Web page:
Let's face it, they have us playing defense.
Those of us seeking fair and comprehensive immigration reform are barely holding the line against those who promote anti-immigrant sentiments.
Immigration restrictionists, conservative radio demagogues and race-baiting politicians have made this nation much more divided, xenophobic and intolerant in the last year.
As a result, the bill about to be resurrected in the U.S. Senate this week is already so politically compromised to ease the fears of conservative hardliners that it is not worth saving.
The new bill is designed to exploit future guest workers without giving them a chance to stay here legally, and places more emphasis on the job skills of visa applicants than on the ties they have with relatives who already live in the United States. It punishes legal immigrants who may have already been waiting years to be reunited with relatives.
In fact, in spite of huge immigrant-rights demonstrations, a midterm election backlash against immigrant-bashing politicians and a new Democratic majority in Congress, the bill now under consideration is much further to the right than the one passed by the Senate and rejected by the House last year.
Yet the Senate is still trying to amend it and move it further and further to the right. Immigrant rights advocates have been left in the pitiful position of begging for crumbs.
Instead of drawing a line in the sand on how many draconian amendments they are willing to swallow, instead of declaring some provisions totally unacceptable, some immigrant rights leaders are still telling us to support this measure blindly — "because it's the only bill we can get."
Well, sometimes having no bill at all is better than having a bad one.
Yet, playing defense, these immigrant rights advocates insist that we should support the current bill, because even if the Senate version turns out to be hideous, they say it can always be fixed in the House version.
Of course, that's not just wishful thinking. It's dreaming.
The House may be led by Nancy Pelosi and a Democratic majority, but it's still the same House roamed by viciously anti-immigrant demagogues like Reps. James Sensenbrenner, R-Wis., and Tom Tancredo, R-Colo. If the Senate fight has been divisive and counterproductive for this nation, we can expect the House fight to be even more vicious and damaging.
In fact, we can expect the House debate to be much more blatantly anti-Hispanic. After all, fear of Hispanic empowerment is what really drives many of these immigrant bashers.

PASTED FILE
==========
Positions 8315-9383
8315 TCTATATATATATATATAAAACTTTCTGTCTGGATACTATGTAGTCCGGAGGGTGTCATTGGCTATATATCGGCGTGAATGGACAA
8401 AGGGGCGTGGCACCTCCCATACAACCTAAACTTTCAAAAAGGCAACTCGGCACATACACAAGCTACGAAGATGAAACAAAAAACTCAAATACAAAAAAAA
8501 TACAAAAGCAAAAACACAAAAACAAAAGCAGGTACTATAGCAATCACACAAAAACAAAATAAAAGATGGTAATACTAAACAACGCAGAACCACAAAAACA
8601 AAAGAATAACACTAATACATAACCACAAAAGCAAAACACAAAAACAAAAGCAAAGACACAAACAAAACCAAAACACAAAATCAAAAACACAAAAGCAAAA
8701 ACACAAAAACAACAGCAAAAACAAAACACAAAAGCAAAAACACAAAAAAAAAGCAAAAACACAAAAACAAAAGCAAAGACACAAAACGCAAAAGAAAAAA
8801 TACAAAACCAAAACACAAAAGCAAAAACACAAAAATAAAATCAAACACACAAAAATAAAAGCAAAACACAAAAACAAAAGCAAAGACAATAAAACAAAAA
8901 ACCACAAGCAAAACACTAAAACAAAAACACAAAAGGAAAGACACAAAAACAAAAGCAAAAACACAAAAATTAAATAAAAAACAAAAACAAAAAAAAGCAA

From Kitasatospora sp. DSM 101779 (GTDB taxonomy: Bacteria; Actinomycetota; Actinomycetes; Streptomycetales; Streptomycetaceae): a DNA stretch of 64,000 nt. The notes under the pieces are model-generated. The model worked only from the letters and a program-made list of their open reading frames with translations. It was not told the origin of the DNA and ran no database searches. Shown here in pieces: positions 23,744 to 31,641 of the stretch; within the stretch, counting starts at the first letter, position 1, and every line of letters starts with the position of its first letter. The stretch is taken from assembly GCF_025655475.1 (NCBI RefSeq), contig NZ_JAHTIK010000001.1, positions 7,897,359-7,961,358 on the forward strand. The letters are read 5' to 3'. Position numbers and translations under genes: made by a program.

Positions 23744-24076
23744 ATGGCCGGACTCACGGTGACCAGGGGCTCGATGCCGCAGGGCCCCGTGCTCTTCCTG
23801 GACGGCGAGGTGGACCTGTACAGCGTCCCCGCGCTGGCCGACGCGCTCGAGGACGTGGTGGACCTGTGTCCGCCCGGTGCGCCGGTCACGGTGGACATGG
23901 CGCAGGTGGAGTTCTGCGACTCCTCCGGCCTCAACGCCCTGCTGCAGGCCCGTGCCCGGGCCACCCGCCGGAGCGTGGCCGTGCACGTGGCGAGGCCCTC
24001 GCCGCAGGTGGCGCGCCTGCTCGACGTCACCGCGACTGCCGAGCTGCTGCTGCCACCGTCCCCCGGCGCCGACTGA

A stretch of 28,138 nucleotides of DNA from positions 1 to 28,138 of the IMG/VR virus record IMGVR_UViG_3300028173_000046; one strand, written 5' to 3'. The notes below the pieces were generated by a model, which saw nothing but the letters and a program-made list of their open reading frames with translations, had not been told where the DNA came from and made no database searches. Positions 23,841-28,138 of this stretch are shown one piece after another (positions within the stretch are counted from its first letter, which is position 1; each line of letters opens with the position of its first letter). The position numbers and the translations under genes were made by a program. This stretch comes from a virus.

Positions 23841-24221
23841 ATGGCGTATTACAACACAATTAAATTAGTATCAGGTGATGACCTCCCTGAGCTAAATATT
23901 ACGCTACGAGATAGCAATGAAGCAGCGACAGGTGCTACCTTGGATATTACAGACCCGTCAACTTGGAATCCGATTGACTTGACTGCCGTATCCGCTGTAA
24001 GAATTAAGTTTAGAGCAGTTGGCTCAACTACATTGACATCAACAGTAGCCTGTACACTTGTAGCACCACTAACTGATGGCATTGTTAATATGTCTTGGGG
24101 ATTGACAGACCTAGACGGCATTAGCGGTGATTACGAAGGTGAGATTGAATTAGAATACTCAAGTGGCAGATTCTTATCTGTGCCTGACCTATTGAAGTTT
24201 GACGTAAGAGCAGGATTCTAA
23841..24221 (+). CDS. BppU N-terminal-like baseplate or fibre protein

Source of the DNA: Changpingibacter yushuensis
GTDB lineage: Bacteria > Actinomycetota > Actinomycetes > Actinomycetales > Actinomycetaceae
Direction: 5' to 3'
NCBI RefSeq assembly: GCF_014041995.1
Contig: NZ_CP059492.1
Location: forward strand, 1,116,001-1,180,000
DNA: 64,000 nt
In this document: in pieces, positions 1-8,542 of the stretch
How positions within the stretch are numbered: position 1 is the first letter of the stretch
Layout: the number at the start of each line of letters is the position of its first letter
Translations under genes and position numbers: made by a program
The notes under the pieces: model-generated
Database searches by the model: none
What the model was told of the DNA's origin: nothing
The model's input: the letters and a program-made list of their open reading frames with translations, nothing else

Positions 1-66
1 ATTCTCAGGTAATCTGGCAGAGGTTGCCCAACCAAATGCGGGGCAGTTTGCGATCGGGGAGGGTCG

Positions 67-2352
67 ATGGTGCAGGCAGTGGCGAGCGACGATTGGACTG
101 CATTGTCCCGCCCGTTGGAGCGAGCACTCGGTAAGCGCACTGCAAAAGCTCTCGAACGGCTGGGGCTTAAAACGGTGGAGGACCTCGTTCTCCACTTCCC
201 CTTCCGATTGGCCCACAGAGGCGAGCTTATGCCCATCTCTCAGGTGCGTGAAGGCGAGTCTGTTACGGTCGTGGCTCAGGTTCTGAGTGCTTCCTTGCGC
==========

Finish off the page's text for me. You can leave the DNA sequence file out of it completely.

If you let them talk long enough to get past the usual whining about how they can't condone giving amnesty to lawbreakers, you hear them explain that what they really oppose is any form of a "path to citizenship" for the 12 million illegal immigrants who are already here.
In order to appease them, the new bill has been gradually altered to delay the time when these immigrants can become eligible for citizenship. But no amount of time — it's now up to at least 13 years — is enough to satisfy those who are determined to thwart Latino empowerment.
They know that if and when these Latinos become citizens and voters, they will remember those who made them feel so unwelcome.
Someday, there will be a huge political price to pay for today's anti-immigrant climate. And while some conservative politicians try to delay that day from arriving, others are still trying to make sure it never comes.
That's why many politicians, mostly Republican, only want taller fences (and only at the southern border), and more police-state tactics to round up and deport many of the hardest working people in America.
They acknowledge that 12 million people can't be deported and yet they offer no solution for reducing the illegal immigrant population. After all, if there were no more illegal immigrants, who would they use as punching bags?
Here's a Republican reality check: As much as they claim to detest illegal immigrants, the anti-immigrant leaders need these people to keep their own gig alive.
If there were no illegal immigrants, they would have to find another issue to be bitter about.
And that's why they are not about to allow their punching bags to become voters.
To find out more about Miguel Perez, and read features by other Creators Syndicate writers and cartoonists, visit the Creators Syndicate Web page at www.creators.com.